US quits UN Human Rights Council - rightly so?

The United States has terminated its membership of the UN Human Rights Council. Washington has justified its decision by saying that the Council is prejudiced - especially against Israel. Some commentators criticise the decision as a further step towards American isolation, while others show understanding for the move.

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Gość Niedzielny (PL) /

Council permeated with leftist ideology

The US president is quite right to leave, Gość Niedzielny believes:

“This decision will not come as a surprise to anyone who has followed Donald Trump's speeches about the activities of certain UN organisations. The American president is convinced that they are either ineffective or permeated with left-wing ideology. Usually both. And it's difficult not to agree with him. The US ambassador to the UN, Nikki Haley, is not lying when she says that the Human Rights Council protects states that chronically disregard human rights, that it is ideologically prejudiced and applies double standards: for example, it is constantly accusing Israel of disregarding the rights of the Palestinians, but sticks its head in the sand when it ought to condemn Hamas' terrorist attacks.”

De Telegraaf (NL) /

Isolation will hurt America

De Telegraaf sees Trump's leaving the UN Human Rights Council as an unwise move:

“This is the umpteenth time that Trump has humiliated an international organisation. He doesn't want any international trade agreements, he has quarrelled with the G7, and he doesn’t have a good word to say about the EU. It beggars belief, but Nato is already being tipped as the next organisation Trump wants to rid himself of, in line with his election promise: America first. Giving the Human Rights Council a shake-up is a noble proposal, but to withdraw from it without having an alternative isn’t so smart. By isolating itself and concentrating on one-to-one deals the United States may lose its influence in the world.”

Politiken (DK) /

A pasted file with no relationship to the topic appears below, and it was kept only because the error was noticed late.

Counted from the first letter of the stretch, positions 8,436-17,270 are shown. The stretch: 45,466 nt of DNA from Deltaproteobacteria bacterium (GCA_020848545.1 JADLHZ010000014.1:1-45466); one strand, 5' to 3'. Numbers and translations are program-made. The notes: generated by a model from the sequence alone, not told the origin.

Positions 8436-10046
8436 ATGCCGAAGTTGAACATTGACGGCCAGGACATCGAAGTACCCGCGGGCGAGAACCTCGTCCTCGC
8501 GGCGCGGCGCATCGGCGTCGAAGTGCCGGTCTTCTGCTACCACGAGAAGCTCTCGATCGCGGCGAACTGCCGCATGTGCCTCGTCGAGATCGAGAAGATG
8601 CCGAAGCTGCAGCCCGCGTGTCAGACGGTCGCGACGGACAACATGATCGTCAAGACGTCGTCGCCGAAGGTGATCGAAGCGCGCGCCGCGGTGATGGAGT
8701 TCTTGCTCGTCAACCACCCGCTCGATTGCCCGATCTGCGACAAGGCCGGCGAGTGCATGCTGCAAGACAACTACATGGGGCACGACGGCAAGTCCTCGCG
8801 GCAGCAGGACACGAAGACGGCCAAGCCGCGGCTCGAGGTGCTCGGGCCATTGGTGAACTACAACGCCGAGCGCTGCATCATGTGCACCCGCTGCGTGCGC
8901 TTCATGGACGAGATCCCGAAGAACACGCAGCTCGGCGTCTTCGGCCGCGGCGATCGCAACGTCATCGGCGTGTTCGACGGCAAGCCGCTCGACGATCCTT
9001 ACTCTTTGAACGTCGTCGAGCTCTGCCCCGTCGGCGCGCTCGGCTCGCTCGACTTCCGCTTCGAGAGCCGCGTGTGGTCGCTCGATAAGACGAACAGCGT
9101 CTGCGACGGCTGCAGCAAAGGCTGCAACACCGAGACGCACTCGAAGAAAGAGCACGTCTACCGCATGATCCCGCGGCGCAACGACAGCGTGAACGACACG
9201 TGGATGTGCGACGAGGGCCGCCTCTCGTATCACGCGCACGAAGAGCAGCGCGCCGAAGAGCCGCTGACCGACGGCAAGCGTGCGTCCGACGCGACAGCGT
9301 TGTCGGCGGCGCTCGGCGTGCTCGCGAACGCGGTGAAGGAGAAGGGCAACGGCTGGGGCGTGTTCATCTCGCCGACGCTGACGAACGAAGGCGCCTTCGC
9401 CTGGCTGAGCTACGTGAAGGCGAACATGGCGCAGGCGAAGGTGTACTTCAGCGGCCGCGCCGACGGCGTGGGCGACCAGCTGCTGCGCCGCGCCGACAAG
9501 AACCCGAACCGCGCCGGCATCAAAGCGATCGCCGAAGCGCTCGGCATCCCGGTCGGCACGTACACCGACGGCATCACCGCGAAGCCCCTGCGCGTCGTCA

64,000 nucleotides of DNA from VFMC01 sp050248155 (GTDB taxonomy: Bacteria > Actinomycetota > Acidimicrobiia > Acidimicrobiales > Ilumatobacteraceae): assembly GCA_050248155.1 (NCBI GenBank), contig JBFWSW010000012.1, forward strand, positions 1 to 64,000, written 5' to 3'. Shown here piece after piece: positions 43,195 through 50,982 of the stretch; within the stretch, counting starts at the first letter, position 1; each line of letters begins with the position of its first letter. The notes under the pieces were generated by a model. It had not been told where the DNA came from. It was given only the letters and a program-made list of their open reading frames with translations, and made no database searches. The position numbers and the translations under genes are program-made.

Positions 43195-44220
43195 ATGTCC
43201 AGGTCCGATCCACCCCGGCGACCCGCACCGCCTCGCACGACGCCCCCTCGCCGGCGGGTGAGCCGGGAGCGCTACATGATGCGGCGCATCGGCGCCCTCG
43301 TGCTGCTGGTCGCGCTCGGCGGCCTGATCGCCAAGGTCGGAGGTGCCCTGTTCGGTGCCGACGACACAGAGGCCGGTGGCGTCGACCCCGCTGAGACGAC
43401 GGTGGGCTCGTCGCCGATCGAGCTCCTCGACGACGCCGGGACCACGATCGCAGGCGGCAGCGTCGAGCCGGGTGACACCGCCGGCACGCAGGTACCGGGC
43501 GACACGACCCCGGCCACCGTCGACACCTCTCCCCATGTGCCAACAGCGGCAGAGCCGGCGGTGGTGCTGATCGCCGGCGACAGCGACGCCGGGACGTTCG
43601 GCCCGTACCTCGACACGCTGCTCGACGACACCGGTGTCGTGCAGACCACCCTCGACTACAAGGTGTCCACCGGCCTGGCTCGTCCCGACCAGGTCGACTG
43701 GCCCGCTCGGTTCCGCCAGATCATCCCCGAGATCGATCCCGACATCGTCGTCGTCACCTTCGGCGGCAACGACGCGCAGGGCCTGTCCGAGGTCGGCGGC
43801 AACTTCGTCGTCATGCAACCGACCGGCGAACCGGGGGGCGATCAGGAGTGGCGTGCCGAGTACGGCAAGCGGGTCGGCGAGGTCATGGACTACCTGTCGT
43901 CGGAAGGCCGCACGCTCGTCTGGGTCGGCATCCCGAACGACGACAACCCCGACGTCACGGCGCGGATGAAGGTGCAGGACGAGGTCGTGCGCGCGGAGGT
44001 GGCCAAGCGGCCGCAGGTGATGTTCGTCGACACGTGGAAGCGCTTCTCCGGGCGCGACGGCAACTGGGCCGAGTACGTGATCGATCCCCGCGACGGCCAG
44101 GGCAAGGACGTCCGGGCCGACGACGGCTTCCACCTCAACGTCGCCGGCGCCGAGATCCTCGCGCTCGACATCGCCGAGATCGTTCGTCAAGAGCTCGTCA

Shirking responsibility

Instead of leaving the UN Human Rights Council, Trump should instead have tried to help make it better, Politiken writes regretfully:

“The UN Human Rights Council needs solid reforms that would strengthen its ability to ensure that people can live in freedom. The Council would of course also be well advised not to allow itself to be misused by authoritarian regimes seeking to direct attention to selected scapegoats in order to get themselves off the hook. Instead of turning its back on the world, the United States should demonstrate what human rights are all about. But Trump doesn’t seem to be concerned about that, either at home or abroad, where he readily meets with the very same authoritarian leaders whom he apparently won’t tolerate in the UN Human Rights Council.”

Pravda (SK) /

Calling the kettle black

The United States shouldn’t stick its neck out too far when it comes to human rights, Pravda notes:

“If the UN General Assembly in future really does want to ensure that only exemplary members sit on the Human Rights Council, that raises the question of a seat for the United States: a country that illegally separates children from their parents at its border, and builds an internment camp for them without having any specific plan for returning the children to their parents. A country whose leader refers to (non-white) foreigners as a 'plague'. And who in his first speech in his presidential campaign accused (non-white) foreigners of bringing 'rape, murder and drugs' into the country and only added as an aside that 'some of them are decent people'.”